Approved almost unanimously in a plebiscite by three million votes (of which half may have been manufactured out of thin air), the Constitution of the Year VIII created an executive consisting of three consuls, but the First Consul wielded all real power. That office was of course vested in Napoleon Bonaparte. In 1802, after a string of military and diplomatic victories, another plebiscite endowed him with the position for life. By 1804 Bonaparte's grip on power was complete, and belief in his indispensability was pervasive in the governing class. In April 1804 various government bodies agreed “that Napoleon Bonaparte be declared Emperor and that the imperial dignity be declared hereditary in his family.” The Constitution of the Year XII (May 1804) establishing the empire was approved in a plebiscite by more than 3,500,000 votes against about 8,000. (After this point General Bonaparte was known officially as Napoleon.)

The Constitution of 1791, the Convention, and the Directory alike had been organized around representation and legislative supremacy, the fundamental political principles first proclaimed in June 1789 by the National Assembly. This tradition came to an end with the Consulate. Its new bicameral legislature lost the power to initiate legislation; now the executive branch drafted new laws. Onehouse (the Tribunate) debated such proposals, either endorsed or opposed them, and then sent deputies to present its opinion to the other house, the Legislative Corps(Corps Législatif), which also heard from government spokesmen. Without the right to debate, the Legislative Corps then voted on whether to enact the bill. Even these limited powers were rarely used independently, since both houses were appointed in the first instance by the government and later renewed by cooption. When certain tribunes such as Benjamin Constant did manifest a critical spirit, they were eventually purged, and in 1807 the Tribunate was suppressed altogether. On the whole, then, the legislative branch of government became little more than a rubber stamp.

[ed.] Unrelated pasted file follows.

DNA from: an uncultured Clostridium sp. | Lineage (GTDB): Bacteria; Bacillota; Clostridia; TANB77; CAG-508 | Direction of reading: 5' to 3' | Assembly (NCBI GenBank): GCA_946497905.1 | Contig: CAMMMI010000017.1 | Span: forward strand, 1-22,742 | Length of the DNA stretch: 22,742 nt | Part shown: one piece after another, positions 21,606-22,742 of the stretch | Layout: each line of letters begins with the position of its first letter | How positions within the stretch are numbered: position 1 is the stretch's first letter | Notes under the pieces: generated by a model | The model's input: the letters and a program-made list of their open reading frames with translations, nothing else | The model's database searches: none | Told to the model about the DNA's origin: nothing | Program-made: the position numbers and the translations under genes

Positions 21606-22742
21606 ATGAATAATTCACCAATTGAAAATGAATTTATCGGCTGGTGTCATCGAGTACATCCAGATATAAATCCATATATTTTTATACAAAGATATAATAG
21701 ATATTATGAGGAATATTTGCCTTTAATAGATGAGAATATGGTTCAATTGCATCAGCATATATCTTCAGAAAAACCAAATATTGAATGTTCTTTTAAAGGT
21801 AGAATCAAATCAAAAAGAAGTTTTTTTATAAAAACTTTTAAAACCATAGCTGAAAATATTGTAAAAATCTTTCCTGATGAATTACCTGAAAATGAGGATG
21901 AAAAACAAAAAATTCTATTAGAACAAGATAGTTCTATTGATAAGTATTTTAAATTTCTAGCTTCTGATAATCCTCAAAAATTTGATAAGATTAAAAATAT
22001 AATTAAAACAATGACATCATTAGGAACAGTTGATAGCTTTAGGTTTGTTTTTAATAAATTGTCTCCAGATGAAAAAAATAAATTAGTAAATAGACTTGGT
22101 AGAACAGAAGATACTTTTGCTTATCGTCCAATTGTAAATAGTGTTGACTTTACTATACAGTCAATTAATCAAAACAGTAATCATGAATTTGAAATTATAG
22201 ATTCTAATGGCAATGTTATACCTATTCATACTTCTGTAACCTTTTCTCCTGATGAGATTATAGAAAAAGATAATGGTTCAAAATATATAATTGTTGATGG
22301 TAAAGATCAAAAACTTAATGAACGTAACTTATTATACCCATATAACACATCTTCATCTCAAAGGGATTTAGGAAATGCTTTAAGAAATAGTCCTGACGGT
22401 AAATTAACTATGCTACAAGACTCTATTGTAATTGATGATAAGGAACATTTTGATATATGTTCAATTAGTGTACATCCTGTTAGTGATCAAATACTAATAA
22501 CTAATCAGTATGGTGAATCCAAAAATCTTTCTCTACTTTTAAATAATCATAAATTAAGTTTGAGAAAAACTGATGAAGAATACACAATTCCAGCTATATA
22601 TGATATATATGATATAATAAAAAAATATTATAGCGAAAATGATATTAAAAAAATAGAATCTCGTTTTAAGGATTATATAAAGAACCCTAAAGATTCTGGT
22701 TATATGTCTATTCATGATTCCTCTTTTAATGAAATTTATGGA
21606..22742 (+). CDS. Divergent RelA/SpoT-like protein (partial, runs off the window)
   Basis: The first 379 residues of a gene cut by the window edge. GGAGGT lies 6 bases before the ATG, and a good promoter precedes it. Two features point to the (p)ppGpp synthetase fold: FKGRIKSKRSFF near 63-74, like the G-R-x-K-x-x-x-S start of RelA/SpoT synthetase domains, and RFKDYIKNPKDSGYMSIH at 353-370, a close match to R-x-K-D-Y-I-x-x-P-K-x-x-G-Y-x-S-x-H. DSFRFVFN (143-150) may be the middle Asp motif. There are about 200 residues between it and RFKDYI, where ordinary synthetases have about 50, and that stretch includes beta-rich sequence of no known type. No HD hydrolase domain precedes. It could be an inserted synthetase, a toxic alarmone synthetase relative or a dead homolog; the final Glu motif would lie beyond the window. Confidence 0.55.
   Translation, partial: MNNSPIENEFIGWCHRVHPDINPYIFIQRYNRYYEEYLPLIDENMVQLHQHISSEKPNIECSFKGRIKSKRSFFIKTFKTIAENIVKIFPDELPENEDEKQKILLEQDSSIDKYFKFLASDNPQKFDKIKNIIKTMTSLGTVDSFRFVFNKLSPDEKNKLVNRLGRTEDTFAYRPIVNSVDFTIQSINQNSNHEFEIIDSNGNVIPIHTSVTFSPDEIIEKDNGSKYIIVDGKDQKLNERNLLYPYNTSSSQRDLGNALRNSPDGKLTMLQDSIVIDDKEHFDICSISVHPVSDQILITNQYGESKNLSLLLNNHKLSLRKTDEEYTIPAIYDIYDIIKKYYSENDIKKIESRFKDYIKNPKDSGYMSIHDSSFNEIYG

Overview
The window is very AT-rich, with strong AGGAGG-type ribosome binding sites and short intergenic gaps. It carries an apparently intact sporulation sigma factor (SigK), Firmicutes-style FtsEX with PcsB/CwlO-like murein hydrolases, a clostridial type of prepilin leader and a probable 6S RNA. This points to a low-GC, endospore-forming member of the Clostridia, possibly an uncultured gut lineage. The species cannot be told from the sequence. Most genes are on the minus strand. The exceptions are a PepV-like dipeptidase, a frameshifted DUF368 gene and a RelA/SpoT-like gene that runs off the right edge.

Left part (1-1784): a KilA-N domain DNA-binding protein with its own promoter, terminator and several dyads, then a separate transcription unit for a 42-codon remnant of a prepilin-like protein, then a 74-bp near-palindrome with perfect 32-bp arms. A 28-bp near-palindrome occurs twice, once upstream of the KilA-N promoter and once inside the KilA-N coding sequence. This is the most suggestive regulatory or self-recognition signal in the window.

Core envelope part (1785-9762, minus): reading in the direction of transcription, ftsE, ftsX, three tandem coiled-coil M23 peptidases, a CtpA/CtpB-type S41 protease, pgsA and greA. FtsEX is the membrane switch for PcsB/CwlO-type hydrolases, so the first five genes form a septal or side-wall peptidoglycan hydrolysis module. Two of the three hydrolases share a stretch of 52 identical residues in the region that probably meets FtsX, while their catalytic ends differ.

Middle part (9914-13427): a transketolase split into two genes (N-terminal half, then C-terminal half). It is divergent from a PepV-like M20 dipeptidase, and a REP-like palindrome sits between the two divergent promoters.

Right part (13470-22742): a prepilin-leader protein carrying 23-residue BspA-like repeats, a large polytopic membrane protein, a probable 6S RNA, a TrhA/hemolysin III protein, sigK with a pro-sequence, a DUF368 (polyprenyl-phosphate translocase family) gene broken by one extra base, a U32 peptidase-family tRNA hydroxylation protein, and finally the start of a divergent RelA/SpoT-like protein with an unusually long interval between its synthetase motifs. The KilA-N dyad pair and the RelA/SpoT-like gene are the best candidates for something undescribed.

After Brumaire, Sieyès had envisaged an independent institution called the Senate to conserve the constitution by interpreting it in the light of changing circumstances. In practice, the Senate became the handmaiden of Bonaparte's expanding authority, sanctioning changes such as the life consulship, the purge of the Tribunate, and Napoleon's elevation to the rank of hereditary emperor. For creating “legislation above the laws” at Bonaparte's behest,its 80 handpicked members were opulently rewarded with money and honours. As power shifted decisively to the executive branch, Bonaparte enlisted a new institution called the Council of State to formulate policy, draft legislation, and supervise the ministries. Appointed by the First Consul, this body of experienced jurists and legislators was drawn from across the former political spectrum. Talentand loyalty to the new government were the relevant criteria for these coveted posts.

The Consulate did not entirely eliminate the electoral principle from the new regime, but voters were left with no real power, and elections became an elaborate charade. Citizens voted only for electoral colleges, which in turn created lists of candidates from which the government might fill occasional vacancies in the Legislature or Senate. In the event, the primary assemblies of voters were rarely convened, and membership in the electoral colleges became a kind of honorific lifetime position. The judiciary too lost its elective status. In the hope of creating a more professional and compliant judiciary, the Consulate's sweeping judicial reform provided for lifetime appointments of judges—which did not prevent Napoleon from purging thejudiciary in 1808. Napoleon was also disposed to eliminate criminal juries as well, but the Council of State prevailed on him to maintain them.